Learning to Fall

by Chris Koellhoffer, IHM,  July 29, 2017

There seems to be an almost limitless list of ways to fall in this world. We fall for someone as we fall head over heels in love. We fall ill, we fall flat, we fall back and fall away. We fall down on the job and we fall under another’s influence. There is the falling star Perry Como sang about catching, and the falling upward Richard Rohr references for the second half of life. Water falls. Leaves fall. We even have a season we call “fall.”

Last week I was at a christening for my grandnephew, followed by a barbecue at a local state park. Gathered with three generations of family and friends, I began to reflect on falling while watching my fourteen-month-old grandniece delight in the wide open space of the park and the reality that her little legs could take her anywhere. Now with several months of newly learned walking under her belt, she would run, then trip, then fallingtoddlerwalkingbyherself copyoccasionally fall, all with seemingly equal delight and absent of any caution or fear. At the same time I looked at the two generations of adults gathered and reflected that, for many of us, falling meant something entirely different. Seasoned by the reality that what we have in this moment could disappear in another, tempered by our own experiences of letting go, we regarded falling as an experience that might more often result in injury, limitation, perhaps an unplanned or dreaded change in independence and lifestyle.

But the falling that interests me most at this time in my life is what Philip Simmons writes about in Learning to Fall, the Blessings of an Imperfect Life. I’ve read and savored this book, quoted from it and recommended it many times when leading a retreat or giving a presentation.

Simmons was 35 years old, married and the father of two small children, when he was diagnosed with ALS, Lou Gehrig’s disease. He was given less than five years to live. In the face of his prognosis, he composed, with profound wisdom and without a shred of self-pity, twelve essays that speak to the mystery of life, the joy to be savored, the mud seasons, the lessons that await us at every turn in the road.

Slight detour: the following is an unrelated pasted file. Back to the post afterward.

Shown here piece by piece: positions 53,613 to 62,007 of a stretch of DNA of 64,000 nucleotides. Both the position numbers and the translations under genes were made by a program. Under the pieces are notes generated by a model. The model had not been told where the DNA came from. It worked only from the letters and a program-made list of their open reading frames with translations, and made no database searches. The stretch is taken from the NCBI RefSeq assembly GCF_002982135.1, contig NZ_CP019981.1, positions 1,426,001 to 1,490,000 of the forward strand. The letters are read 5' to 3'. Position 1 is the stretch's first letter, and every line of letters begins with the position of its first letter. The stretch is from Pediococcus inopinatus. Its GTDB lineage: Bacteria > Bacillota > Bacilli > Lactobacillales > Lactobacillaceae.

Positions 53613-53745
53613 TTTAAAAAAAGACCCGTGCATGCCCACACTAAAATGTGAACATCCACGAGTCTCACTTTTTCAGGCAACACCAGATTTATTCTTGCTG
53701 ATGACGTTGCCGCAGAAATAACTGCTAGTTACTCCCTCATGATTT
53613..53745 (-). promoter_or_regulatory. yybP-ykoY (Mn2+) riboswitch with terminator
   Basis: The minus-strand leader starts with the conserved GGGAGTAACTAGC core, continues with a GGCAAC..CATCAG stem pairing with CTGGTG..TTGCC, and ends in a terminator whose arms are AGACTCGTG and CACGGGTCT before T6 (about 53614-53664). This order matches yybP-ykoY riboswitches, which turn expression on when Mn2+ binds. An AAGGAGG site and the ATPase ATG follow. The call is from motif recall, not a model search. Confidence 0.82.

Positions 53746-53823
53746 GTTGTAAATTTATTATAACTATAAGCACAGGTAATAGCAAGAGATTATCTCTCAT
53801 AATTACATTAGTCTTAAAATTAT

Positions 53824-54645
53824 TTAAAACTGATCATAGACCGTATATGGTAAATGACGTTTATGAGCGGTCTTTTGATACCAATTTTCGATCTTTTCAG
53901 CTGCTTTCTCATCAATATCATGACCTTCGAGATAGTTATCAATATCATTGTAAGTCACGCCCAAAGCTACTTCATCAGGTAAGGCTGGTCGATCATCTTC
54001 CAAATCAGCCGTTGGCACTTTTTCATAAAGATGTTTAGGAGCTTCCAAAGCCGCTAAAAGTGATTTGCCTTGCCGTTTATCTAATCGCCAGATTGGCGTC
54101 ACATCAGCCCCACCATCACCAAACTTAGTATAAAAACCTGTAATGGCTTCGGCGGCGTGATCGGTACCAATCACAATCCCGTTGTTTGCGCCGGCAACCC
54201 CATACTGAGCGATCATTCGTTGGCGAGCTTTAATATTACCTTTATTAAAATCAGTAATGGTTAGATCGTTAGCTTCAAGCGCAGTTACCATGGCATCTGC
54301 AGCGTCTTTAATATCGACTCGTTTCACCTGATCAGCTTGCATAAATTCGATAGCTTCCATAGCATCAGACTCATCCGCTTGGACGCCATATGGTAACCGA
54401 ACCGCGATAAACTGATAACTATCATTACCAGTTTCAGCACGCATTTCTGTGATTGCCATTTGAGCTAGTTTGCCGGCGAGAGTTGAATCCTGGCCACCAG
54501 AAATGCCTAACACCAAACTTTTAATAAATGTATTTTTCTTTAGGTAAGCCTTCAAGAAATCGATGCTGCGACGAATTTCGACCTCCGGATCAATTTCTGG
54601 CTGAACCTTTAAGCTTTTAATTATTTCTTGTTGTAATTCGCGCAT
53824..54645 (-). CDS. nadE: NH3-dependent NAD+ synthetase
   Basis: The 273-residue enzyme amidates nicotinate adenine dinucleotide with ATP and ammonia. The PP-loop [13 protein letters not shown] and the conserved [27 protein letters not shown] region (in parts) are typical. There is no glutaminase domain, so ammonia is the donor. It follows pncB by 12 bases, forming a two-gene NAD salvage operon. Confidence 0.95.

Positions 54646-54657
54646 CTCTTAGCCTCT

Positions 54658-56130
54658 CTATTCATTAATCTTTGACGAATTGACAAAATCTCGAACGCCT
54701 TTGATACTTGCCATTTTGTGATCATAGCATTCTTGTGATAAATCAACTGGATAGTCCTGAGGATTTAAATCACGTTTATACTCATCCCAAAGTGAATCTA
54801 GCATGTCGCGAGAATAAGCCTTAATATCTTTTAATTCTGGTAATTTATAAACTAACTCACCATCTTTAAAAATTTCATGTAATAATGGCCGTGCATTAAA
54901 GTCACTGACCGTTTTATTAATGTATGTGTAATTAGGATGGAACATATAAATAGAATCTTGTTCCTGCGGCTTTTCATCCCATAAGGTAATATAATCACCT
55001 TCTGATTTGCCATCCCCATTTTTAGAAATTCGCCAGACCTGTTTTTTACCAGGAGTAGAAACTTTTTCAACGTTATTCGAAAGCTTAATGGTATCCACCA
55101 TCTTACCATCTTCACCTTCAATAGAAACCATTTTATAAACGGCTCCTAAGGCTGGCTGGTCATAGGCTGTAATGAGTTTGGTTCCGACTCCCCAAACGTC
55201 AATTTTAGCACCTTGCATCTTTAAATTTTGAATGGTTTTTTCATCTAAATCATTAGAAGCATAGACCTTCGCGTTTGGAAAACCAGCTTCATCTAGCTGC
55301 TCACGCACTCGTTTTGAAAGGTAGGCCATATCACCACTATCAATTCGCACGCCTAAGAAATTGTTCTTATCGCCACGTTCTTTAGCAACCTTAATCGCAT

Learning to Fall speaks on one level to Simmons’ need to learn how to fall correctly so as not to further injure himself as his balance and mobility decreased. But the title of the book has a larger purpose, one that includes all of us with our own concerns, needs, and sensibilities. We bring all of who we are, Simmons writes, “to the work of learning to live richly in the face of loss—work that I call ‘learning to fall.’”

Learning to fall in this sense is something my little grandniece has not yet experienced, but in the course of her lifetime, she, like the rest of us, will not escape this challenge. The challenge to embrace all of our world, the world as it is and the world as it could be. A world with its madness and mayhem, but also its music. A world both beautiful and broken, at one and the same time full of wonder and marked by wounds.

This learning to fall, learning to live richly in the face of loss, invites us into reflection. How not to run from grief and farewell, limitation and diminishment, loneliness, the painful ending of relationships and the leave-taking of those most precious to us, but falling leaf singleinstead to listen to it, sit with it, sift through and discern its meaning. How to let go, let be, and let grow. How to become practiced and conscious of the art of both living and dying. How to learn from this most unpopular teacher the way to integrate all of our life experiences–the coming to birth and the fading away, the joyful embrace and the painful parting–into the person we continue to become. To mine our losses is to fall into a wholeness, richness, and depth we often can’t envision in our most painful hours.

However our lives unfold, may we all become highly practiced in the art of learning to live richly in the face of loss. May we come to see our flawed and imperfect and profoundly beautiful lives as the blessing they truly are. May the Holy One who never abandons accompany us in our falling.

Takeaway

Sit in stillness with the Holy One.
Call to mind a loss or letting go of the past year.
Reflect on the learnings that have come to you through this experience.
Hold in tenderness and prayer all those in our world whose wounds may be fresher than yours.
Offer a prayer or gesture of gratitude for your learnings.

NOTE: